Ad coenam Agni providi. [Easter.] This hymn is sometimes ascribed to St. Ambrose, but is not inserted among his undoubted compositions, by the Benedictine editors (see Migne's Patrol., tom. 17; the fourth of the works of St. Ambrose). The original text, with that revised for use in the Roman Breviary, "Ad regias agni dapes," is given in Daniel, i., No. 81; with various readings from the Collections of Cassander, and other authorities. It is headed "Hymnus Paschalis" ("A hymn for Easter-tide"). [ In Mone , it is No. 161 from manuscripts at Lichtenthal of the 13th and 14th centuries, and from others or later date. He gives a long note embracing various readings, references, and criticism. Much of this is repeated in Daniel, iv. 73, who also gives readings from Rheinau manuscripts of the 10th and 11th century, and at iv. p. 353, readings from a manuscript of the 9th century, at Bern. It is also found in a11th century manuscript in the British Museum (Jul. A. vi., f. 48.), and is printed from a Durham manuscript of the 11th century, in the Latin Hymns of the Anglo-Saxon Church, 1851, p. 82. In the Junius ms. of the 8th and 9th cents, it is No. xxi. The Sarum Breviary text is in the Hymnarium Sarisburiense, Lond., 1851, p. 99, and various readings are added from English Monastic Uses, including those of Worcester, St. Alban's, Canterbury, &c, and in Biggs's Annotated edition of Hymns Ancient &Modern, 1867.)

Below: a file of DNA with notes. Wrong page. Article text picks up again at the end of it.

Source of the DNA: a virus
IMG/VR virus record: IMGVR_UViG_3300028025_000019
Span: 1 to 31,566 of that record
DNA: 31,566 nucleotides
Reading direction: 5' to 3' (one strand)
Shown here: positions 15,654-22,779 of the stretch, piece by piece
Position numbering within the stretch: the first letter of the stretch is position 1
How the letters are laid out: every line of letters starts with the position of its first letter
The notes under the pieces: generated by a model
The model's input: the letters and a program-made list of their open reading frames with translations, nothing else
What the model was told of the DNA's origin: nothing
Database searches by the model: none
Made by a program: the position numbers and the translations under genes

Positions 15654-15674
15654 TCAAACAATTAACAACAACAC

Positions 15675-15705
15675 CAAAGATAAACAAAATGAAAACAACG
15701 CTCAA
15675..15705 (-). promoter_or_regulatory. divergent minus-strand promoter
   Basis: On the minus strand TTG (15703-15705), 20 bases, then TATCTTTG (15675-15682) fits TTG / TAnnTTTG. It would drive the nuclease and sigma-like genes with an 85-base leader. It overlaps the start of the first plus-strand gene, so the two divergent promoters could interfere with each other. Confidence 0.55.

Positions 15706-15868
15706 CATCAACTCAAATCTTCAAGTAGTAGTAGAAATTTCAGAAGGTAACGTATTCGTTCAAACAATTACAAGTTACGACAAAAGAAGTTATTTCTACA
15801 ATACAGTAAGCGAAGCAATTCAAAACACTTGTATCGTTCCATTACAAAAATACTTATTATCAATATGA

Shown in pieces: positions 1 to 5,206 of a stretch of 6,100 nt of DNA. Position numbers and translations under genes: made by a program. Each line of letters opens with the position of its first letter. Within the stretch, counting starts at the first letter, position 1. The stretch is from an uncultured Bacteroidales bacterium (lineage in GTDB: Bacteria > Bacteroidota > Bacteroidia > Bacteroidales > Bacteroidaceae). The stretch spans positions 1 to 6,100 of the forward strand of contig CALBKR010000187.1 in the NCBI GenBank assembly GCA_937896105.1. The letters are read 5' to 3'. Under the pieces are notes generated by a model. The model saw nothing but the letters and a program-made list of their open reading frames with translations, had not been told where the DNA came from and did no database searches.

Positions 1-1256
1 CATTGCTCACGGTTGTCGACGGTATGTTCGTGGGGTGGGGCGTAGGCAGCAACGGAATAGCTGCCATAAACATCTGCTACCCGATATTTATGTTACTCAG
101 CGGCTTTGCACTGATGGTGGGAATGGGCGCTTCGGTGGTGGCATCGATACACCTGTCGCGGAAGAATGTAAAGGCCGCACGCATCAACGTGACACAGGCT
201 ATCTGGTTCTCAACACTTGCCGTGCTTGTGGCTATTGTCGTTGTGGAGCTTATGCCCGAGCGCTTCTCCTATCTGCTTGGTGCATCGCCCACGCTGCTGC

[Concerning its use we would add that from Low Sunday [1st after Easter] till the Vigil of the Ascension it was the proper Vesper hymn in the Sarum and York uses, and is also so found in other English breviaries, Saturdays excepted (when "Chorus novae Hierusalem " was sung) whenever no feast of Apostle or patron Saint interrupted the ordinary course of the Easter season. There is no doxology, for according to Sarum and York the last 2 verses of "Jesu Salvator Saeculi" were directed to be sung at the end of all hymns of that metre [Saturdays excepted].
Passing from its history, text, and use, to the hymn itself, its design, and teaching are well brought out by the following writers:—]